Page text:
San Francisco may be one of the “biggest” tourist destinations in the United States, but it is surprisingly “small” in real life. Located on the tip of a peninsula, “the City” (as locals call it) constitutes an area roughly 7 miles wide by 7 miles long. Dense and compact, SF is easily seen on foot and public transit. This article describes getting around the City itself. For information on getting out of the City, see TripAdvisor’s Traveling Beyond the City article.

If you have a smart phone, you can use apps to plan your trip. There are many good free ones, such as Moove it and TripGo. The latter one covers multiple transport modes, from public to private.


In SF, your feet are your best friends. Many of the City’s most popular tourist destinations (Union Square, Chinatown, North Beach, Fisherman’s Wharf, etc.) are within reasonable walking distance of each other. Be sure to plan ahead in unfamiliar areas: The steepness of streets can vary dramatically from block to block. Pack a good map and wear a comfortable pair of shoes before venturing too far from your hotel—you’ll never know where you may end up!

Public Transit

When walking gets to be too much, SF has an extensive bus, streetcar, cable car, and subway network to get you to your destination. The primary transit provider is Muni, which operates all bus, streetcar, and cable car lines within the City limits. The primary regional transit provider is BART, which operates as a subway line through much of the City. For more information on these and other services, see TripAdvisor’s Public Transportation article.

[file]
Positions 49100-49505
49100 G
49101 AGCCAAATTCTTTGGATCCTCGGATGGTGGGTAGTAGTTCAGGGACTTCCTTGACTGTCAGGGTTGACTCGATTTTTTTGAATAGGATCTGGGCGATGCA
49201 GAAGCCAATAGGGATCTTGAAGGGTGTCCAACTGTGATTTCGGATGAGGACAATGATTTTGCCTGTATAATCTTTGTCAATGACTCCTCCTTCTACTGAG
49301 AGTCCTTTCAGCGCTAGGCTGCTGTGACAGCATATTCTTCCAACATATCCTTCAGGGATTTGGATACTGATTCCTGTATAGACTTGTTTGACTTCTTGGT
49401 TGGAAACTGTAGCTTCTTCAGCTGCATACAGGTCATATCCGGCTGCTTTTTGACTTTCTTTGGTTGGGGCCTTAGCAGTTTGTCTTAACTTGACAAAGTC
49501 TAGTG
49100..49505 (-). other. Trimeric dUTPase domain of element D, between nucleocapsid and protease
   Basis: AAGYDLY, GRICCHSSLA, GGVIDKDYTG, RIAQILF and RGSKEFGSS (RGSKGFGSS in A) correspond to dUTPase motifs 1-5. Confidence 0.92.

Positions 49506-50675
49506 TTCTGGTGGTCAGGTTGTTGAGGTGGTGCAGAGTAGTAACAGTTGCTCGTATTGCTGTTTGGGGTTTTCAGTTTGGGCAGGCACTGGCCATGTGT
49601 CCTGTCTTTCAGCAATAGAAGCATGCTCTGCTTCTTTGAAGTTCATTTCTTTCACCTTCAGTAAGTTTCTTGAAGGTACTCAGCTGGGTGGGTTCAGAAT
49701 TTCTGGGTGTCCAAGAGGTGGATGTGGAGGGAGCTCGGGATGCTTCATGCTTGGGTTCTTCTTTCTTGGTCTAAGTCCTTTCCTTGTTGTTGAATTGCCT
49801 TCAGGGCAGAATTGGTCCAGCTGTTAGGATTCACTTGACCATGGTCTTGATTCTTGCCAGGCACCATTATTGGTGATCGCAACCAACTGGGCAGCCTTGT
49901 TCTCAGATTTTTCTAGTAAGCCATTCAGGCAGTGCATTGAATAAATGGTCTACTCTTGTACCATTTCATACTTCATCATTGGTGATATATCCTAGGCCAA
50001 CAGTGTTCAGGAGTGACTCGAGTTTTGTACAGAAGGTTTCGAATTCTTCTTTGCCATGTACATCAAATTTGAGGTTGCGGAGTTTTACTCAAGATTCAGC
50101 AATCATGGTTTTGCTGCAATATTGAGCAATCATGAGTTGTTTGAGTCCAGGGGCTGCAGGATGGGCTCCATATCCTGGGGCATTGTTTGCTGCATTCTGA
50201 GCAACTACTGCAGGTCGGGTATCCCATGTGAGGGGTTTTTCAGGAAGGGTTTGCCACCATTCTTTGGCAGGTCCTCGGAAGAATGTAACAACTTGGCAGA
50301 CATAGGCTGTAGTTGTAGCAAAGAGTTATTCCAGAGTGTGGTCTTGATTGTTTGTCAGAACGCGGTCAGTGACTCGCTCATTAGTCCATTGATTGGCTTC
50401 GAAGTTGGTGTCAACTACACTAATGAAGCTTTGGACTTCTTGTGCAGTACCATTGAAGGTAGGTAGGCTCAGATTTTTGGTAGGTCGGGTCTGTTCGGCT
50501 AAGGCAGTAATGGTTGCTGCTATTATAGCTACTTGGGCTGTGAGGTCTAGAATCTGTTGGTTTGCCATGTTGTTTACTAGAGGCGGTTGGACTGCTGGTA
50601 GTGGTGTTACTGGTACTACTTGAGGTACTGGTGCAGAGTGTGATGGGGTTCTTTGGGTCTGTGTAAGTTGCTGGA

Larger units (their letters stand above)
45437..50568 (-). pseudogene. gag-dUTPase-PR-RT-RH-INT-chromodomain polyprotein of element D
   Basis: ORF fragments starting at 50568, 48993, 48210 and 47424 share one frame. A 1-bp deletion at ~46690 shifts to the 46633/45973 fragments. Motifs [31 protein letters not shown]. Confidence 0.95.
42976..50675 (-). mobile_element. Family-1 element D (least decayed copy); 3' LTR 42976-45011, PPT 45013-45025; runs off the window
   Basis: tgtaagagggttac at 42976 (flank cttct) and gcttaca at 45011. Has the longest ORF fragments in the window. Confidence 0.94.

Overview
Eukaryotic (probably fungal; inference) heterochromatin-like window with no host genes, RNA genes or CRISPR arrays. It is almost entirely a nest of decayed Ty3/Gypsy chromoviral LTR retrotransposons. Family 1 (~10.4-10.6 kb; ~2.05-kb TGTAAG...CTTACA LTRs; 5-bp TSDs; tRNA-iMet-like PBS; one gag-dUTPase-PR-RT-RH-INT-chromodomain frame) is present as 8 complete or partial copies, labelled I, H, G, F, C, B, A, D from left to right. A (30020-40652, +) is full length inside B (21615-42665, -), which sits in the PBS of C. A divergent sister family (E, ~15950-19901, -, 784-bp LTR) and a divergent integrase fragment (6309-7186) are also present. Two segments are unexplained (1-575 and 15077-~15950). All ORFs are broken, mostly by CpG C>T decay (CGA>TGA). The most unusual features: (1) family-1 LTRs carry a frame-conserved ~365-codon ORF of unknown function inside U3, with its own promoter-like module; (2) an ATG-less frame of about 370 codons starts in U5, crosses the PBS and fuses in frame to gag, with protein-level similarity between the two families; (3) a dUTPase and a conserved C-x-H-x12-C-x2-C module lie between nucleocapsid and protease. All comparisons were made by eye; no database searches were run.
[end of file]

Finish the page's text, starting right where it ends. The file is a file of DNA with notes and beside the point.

Visitors planning an attraction-filled week should consider purchasing a Citypass, which is a Muni-and-attraction all-in-one pass. If you plan on visiting all the participating attractions, you will save over $50 using the Citypass.


If you are comfortable riding a bike in traffic, SF is especially accommodating to bicyclists. The bicycle is one of the fastest means of transportation in the City, and it is not uncommon to see bicycle messengers and bicycle commuters during the week and recreational bicyclists on weekends. Even bicyclists who prefer staying out of traffic will have little trouble finding paths and quiet streets to ride along the waterfront and in places like Golden Gate Park and the Presidio. A wealth of bicycling information is available from the San Francisco Bicycle Coalition.

Bicyclists should use common sense while traveling around San Francisco: Always wear a helmet, use front and rear lights at night, use hand signals when turning and stopping, and respect all traffic signs and controls. The stripping and theft of bicycles is very common in the City. Bicycles should be locked with a U-lock whenever left unattended. The bicycle frame, both wheels, seat, and any other removable components should be secured or removed to prevent theft of all or portions of the bicycle. In addition, bicycles placed on bus bicycle racks should be secured by locking the front or rear wheel with the frame. Never lock the bicycle to the bus.

If you are interested in renting a bicycle to get around San Francisco, or maybe just to get a good workout in across the Golden Gate Bridge and into Marin County, you can find all the major bicycle rental companies at Best Bike Rentals and Routes. There, you'll find links to bike rental companies that feature MTB, road, premium road, and all manner of hybrid and comfort bikes available for rent by the hour, day, or longer periods.